Eight-year-old Brayden McMullan shows off the 67.9-pound wahoo he weighed in on April 14 after a day of fishing with Team OIFC in the South Carolina Wahoo Series. McMullan was named the top junior angler in the series for the catch. Submitted photo
Why the 10th annual Meatfish Slam is commencing at just the right time
By Gregg Holshouser
For The Sun News
April 27, 2018 06:35 PM
Updated April 27, 2018 07:48 PM
After an absolutely horrendous stretch of windy weather in late winter and early spring – virtually February through most of April – area fishermen have finally caught a break.
The wind is cooperating this weekend for boats to get offshore for the fantastic big-game trolling action late April offers, just in time for the 10th annual Meatfish Slam out of Georgetown Landing Marina.
With the way the spring has unfolded, Saturday will serve as a kickoff of sorts for the offshore trolling season.
The Meatfish Slam was scheduled for Friday and Saturday, with competing boats able to fish one of the two days and targeting wahoo, tuna and dolphin.
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But with Saturday’s offshore marine forecast calling for 2-4 foot seas with a northwesterly breeze, all 23 boats passed on Friday and will be fishing on Saturday.
“Weather-wise it’s just kept every boat at the dock,” said Ed Keelin, General Manager of Georgetown Landing Marina. “As terrible as the spring has been for wind I don’t think anybody’s been fun-fishing yet. Hopefully tomorrow will be a good day, they can have some fun and go catch some fish.”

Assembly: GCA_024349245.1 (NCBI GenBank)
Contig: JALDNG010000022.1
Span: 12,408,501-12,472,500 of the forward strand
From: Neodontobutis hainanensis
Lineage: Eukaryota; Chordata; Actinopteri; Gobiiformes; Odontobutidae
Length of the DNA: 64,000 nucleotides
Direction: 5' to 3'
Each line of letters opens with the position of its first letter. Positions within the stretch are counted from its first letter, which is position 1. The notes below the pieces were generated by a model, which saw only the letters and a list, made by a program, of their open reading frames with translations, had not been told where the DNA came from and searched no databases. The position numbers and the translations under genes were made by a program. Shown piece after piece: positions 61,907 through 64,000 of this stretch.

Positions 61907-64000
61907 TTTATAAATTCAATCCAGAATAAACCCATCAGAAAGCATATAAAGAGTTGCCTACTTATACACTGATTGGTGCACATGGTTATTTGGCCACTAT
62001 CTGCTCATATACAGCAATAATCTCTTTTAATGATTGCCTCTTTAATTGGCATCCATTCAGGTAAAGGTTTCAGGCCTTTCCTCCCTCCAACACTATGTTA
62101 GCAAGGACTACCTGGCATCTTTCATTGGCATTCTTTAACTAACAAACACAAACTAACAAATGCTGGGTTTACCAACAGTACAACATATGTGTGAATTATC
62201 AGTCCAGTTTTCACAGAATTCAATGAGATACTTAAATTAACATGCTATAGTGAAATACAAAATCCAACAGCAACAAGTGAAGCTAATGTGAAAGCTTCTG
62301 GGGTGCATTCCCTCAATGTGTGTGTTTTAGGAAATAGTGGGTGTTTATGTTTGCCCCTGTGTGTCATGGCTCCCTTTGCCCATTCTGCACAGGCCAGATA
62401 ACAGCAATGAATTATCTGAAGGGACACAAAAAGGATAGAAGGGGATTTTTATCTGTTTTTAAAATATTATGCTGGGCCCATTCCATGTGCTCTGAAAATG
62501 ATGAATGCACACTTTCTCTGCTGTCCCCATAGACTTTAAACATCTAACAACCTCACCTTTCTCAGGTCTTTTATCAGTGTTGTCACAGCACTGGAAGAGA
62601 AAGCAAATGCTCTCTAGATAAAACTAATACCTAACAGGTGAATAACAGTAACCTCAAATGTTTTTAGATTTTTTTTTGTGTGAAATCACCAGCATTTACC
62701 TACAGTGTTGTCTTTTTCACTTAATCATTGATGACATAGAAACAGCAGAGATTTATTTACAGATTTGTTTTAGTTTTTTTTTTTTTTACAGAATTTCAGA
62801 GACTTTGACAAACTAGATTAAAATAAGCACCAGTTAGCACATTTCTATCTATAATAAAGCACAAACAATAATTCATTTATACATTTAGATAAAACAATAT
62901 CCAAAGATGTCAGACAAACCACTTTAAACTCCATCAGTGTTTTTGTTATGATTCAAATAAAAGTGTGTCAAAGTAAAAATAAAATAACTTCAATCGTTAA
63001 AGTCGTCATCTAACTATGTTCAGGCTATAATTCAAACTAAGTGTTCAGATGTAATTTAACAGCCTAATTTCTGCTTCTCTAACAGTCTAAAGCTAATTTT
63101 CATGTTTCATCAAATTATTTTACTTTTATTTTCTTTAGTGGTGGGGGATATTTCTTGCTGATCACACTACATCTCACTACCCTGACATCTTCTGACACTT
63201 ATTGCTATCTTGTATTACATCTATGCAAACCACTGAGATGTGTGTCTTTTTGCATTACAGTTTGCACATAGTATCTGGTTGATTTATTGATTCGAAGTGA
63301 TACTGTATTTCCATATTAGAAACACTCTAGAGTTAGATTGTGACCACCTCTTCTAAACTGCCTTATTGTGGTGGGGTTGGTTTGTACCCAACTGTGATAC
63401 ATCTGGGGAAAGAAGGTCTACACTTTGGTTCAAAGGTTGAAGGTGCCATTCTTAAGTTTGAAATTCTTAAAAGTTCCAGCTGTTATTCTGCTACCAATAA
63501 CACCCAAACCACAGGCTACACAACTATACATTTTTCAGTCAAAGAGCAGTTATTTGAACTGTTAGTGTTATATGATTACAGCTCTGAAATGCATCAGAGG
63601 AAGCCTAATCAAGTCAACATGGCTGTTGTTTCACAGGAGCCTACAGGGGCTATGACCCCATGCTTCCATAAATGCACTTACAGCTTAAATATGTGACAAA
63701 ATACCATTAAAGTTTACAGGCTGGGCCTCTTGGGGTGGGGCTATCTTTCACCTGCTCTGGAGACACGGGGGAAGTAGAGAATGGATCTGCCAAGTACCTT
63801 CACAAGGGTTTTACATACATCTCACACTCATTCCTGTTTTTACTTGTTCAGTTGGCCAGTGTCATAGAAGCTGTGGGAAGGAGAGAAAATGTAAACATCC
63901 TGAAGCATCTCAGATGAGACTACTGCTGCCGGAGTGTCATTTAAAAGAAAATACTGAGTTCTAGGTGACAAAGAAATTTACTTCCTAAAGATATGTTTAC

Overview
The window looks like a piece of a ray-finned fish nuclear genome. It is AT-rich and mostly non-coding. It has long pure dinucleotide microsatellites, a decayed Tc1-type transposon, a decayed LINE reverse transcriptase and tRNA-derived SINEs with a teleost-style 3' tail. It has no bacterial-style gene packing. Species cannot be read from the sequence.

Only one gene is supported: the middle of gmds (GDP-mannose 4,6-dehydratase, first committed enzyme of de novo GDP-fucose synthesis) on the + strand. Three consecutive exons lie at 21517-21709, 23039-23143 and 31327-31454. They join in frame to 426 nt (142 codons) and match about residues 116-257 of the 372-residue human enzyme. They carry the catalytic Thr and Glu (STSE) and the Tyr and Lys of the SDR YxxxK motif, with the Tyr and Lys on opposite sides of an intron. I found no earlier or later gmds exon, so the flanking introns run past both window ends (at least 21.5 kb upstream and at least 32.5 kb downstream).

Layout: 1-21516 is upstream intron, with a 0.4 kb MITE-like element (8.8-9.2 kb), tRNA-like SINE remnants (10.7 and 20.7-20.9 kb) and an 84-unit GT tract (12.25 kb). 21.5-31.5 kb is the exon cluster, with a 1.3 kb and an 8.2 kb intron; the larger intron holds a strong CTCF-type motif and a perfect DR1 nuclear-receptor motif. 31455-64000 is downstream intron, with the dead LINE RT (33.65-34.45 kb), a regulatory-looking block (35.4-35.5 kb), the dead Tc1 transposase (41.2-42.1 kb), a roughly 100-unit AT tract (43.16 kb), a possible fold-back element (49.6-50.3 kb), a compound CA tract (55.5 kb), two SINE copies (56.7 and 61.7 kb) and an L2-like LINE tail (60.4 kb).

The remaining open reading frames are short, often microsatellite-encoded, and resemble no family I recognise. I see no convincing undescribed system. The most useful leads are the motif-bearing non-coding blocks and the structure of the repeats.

With the South Carolina Wahoo Series winding up earlier this week after its two month-plus run, the focus will turn to catching a Carolina Meatfish Slam. The heaviest aggregate of one wahoo, one tuna and one dolphin will earn the top prize of $5,000 in the tournament.
While wahoo and blackfin tuna have been commonly caught in recent weeks when boats could get offshore, dolphin catches have been sporadic. In short, while wahoo and blackfin tuna are available throughout the winter and early spring, dolphin are migrating from points south and have yet to arrive en masse.
“They’ve been catching (dolphin) in the Bahamas and the (Florida) Keys but they ought to be there,” said Keelin. “When they come they will be traveling the (western) edge of the Gulf Stream.”
Keelin projects the western edge of the Gulf Stream could be at least 60 miles offshore Saturday.
Lines-in time is at 7 a.m., lines out is 3 p.m. and the scales at Georgetown Landing Marina close at 7 p.m. The first boat to weigh in all three targeted species (wahoo, tuna, dolphin) will earn $1,000.
For more information, call the marina at 843-546-1776.
S.C. Wahoo Series
Despite very few fishable days due to the aforementioned relentless windy conditions, an amazing number of large wahoo were caught in the series, which ran from Feb. 2 through April 15, plus the Hilton Head Harbor Wahoo Shootout which concluded last Saturday.
Georgetown Landing Marina was one of three weigh-in sites for the series.
“A lot of good fish got weighed in across the dock, and that proves (wahoo) are out there even in the winter,” said Keelin.
The big buzz on the docks was created by a 105.5-pound wahoo landed by Reelist out of St. Helena, but Renegade of Mt. Pleasant was the series winner with an aggregate of 156.9 pounds for two wahoo weighing 88.3 and 68.6 pounds. LIQRBOX of Charleston was second with an aggregate of 148.9 pounds.
The Kings Full crew of Conway, led by Jason Johnson, put wahoo weighing 85.5 and 60.1 pounds on the scales at Georgetown Landing, good for an aggregate of 145.6 pounds and third place.
Reelist paired the 105.5-pounder with a 36.5-pounder to finish fourth with a 142.0-pound aggregate.
Nonsense, led by Owen Johnson of Georgetown, finished in fifth with a 139.3-pound aggregate including a whopping 92.6-pounder.
The McMullan crew of Team OIFC out of Ocean Isle Fishing Center claimed sixth place with an aggregate of 130.9 pounds.
Eight-year-old Brayden McMullan was the top junior angler in the series for landing one of Team OIFC’s two wahoo, a 67.9-pounder.